Topeka High Students on the Front Lines: Dillon’s Employees

Dillon’s located in Fairlawn Plaza, along 21st street, is where Humphrey and McGuire work as a bagger and a cashier, respectively.

Due to the COVID-19 pandemic, the phrase “essential worker” has become an iconic phrase that could represent this period of history for many years to come. Oftentimes when pondering who we think are essential workers the first examples that come to mind are doctors and nurses.

But there are other essential workers that are keeping our communities running. These include public transit employees, insurance agents, waste management professionals, and grocery store employees- the ones who are not only expected to keep the shelves stocked, but the check-out lines clean, their customers happy despite the changes in policies, and our plates full. These include grocery store employees like Mary McGuire (11), and Braden Humphrey (11), who both work at the Dillon’s in Fairlawn Plaza.

McGuire, who has worked at Dillon’s for 17 months, currently as a cashier, said that when Gov. Laura Kelly first started issuing the stay-at-home guidelines, her goal became to get the customers through the checkout line as fast as they were coming into the store.

Mary McGuire, junior, doing her hourly cleaning while her station is temporarily closed. This is one of the many policies that Dillon’s is enforcing to protect the health and its customers and employees.

“When customers were rushing around the store to stock up,” said McGuire, “the main goal for me was to get them through my lane as fast as possible. There was probably a good solid week of chaos that made it feel like Christmas and Thanksgiving week combined!”

Being an essential worker also makes McGuire someone on the front lines of this pandemic. But although she is more likely to be infected, she and her parents trust the precautions she is taking to keep her and her family members safe.

“I am not scared of being ‘on the front line’ but I am scared of what it could do to my family and the people I have contact with,” said McGuire. “Right as I get home from work I change my clothes or shower as fast as possible. I have also been staying away as much as possible from my grandparents because they are the most susceptible; the only time I see them is when I drop off groceries.”

Finishing the last bit on the conveyor belt, McGuire prepares to then sanitize the glass screen and bar code scanner.

Precautions that Dillon’s stores are enforcing include hand washing at least once every hour, cleaning the aisles every hour, wiping down the grocery carts, using every other check-out lane, asking customers to stand on the blue markers on the ground that are six feet apart and to clean off the credit card machine before signing their name. Dillon’s also suggests that employees wear gloves and masks if they can, and every 15 minutes there is an announcement asking customers to practice social distancing while shopping by avoiding crowds. The store is also opening one hour later and closing two hours earlier to allow time for sanitation.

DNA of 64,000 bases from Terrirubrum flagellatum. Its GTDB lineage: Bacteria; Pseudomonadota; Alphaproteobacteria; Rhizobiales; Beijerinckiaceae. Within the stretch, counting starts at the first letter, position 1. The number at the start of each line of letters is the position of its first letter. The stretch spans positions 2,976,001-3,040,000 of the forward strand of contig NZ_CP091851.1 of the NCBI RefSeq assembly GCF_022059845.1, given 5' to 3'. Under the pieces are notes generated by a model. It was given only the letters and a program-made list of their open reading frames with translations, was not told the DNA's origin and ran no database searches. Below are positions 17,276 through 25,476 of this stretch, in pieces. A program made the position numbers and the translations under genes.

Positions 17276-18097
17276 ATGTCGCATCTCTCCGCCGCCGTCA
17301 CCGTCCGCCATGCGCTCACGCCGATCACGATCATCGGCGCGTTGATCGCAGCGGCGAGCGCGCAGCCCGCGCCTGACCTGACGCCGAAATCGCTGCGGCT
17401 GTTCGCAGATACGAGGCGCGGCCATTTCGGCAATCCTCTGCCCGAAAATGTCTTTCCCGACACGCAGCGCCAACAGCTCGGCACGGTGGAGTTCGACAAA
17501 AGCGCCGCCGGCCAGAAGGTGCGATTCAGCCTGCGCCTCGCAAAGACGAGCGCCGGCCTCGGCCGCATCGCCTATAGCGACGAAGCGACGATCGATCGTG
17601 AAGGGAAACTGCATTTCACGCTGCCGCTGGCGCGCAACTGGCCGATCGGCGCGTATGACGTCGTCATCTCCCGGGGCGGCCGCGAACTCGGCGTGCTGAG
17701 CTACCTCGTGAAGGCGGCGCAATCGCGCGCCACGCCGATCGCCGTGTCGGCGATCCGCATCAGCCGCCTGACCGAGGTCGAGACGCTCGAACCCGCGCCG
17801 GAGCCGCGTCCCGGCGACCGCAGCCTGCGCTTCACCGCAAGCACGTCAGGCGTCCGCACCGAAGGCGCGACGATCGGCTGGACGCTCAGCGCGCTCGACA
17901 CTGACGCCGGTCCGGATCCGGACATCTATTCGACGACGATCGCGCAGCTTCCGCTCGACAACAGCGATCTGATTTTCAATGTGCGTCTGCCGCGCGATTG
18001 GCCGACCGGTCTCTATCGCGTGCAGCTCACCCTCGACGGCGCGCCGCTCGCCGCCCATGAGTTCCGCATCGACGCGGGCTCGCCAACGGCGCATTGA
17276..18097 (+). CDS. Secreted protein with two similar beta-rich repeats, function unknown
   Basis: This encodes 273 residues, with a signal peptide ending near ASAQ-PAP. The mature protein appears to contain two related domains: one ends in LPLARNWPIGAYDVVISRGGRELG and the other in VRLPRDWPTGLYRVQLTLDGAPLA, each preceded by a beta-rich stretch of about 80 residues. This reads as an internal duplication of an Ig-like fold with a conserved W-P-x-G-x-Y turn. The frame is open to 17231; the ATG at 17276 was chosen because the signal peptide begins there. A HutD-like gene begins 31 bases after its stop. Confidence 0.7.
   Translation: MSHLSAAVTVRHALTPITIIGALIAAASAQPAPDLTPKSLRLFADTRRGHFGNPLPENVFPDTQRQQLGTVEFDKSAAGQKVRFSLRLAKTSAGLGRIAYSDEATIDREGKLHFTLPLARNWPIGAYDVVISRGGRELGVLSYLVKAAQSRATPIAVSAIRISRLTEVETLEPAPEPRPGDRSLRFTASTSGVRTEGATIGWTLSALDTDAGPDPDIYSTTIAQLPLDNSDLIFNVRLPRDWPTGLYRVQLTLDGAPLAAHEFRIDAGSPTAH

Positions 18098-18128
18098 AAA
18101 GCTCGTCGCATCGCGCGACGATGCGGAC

Humphrey, who has worked at Dillon’s for four months, is like McGuire in that he too is not so worried about contracting the virus: “Personally I’m not worried because I know I’m healthy and it shouldn’t affect me a lot even if I get it but I know others who are risking their safety every day are worried.”

However, his parents are concerned about his safety as he goes to work every day.

“My parents are very worried. My whole family has told me to wear a mask and gloves. They all want me to stay as safe as possible,” said Humphrey.

During the first few days of the stay-at-home guidelines, Humphrey, who is a bagger, was also a bit overwhelmed by the large amounts of people filling the store: “The first five days of the Corona Virus was insane. The store was literally full,” said Humphrey. “I had no time to take a break. We couldn’t keep all of our items in stock. It was hard to keep our customers happy. We also can’t even bag for people if they want to use their own bags which makes the line slower since they aren’t used to bagging like us.”

Braden Humphrey, junior, placing a grocery bag into a customer’s cart. Since the customer does not have any reusable bags, Humphrey is allowed to bag the products.

According to Humphrey, Dillon’s highly values customer satisfaction, so not being able to keep the shelves fully stocked, and the lines moving as quickly as possible was a bit frustrating for him. But overall, customers have responded well to the changes that Dillon’s has made to ensure the safety of their customers and employees.

“Almost everyone has responded and taken precautions, all ages are staying safe. Some don’t wear masks but they still keep their distance.”

While trying to get the customer through the line as quickly as possible, Humphrey grabs the products coming down the conveyor belt and places them in the grocery bags.

Once life returns to normal, if and when that ever happens, Humphrey expects that some of the changes made during this pandemic will stay in place even after communities begin to reopen.

“People won’t be required to wear masks or gloves,” said Humphrey, “but we will definitely continue cleaning carts for a while. They might have us sanitize periodically still, just maybe not as often.”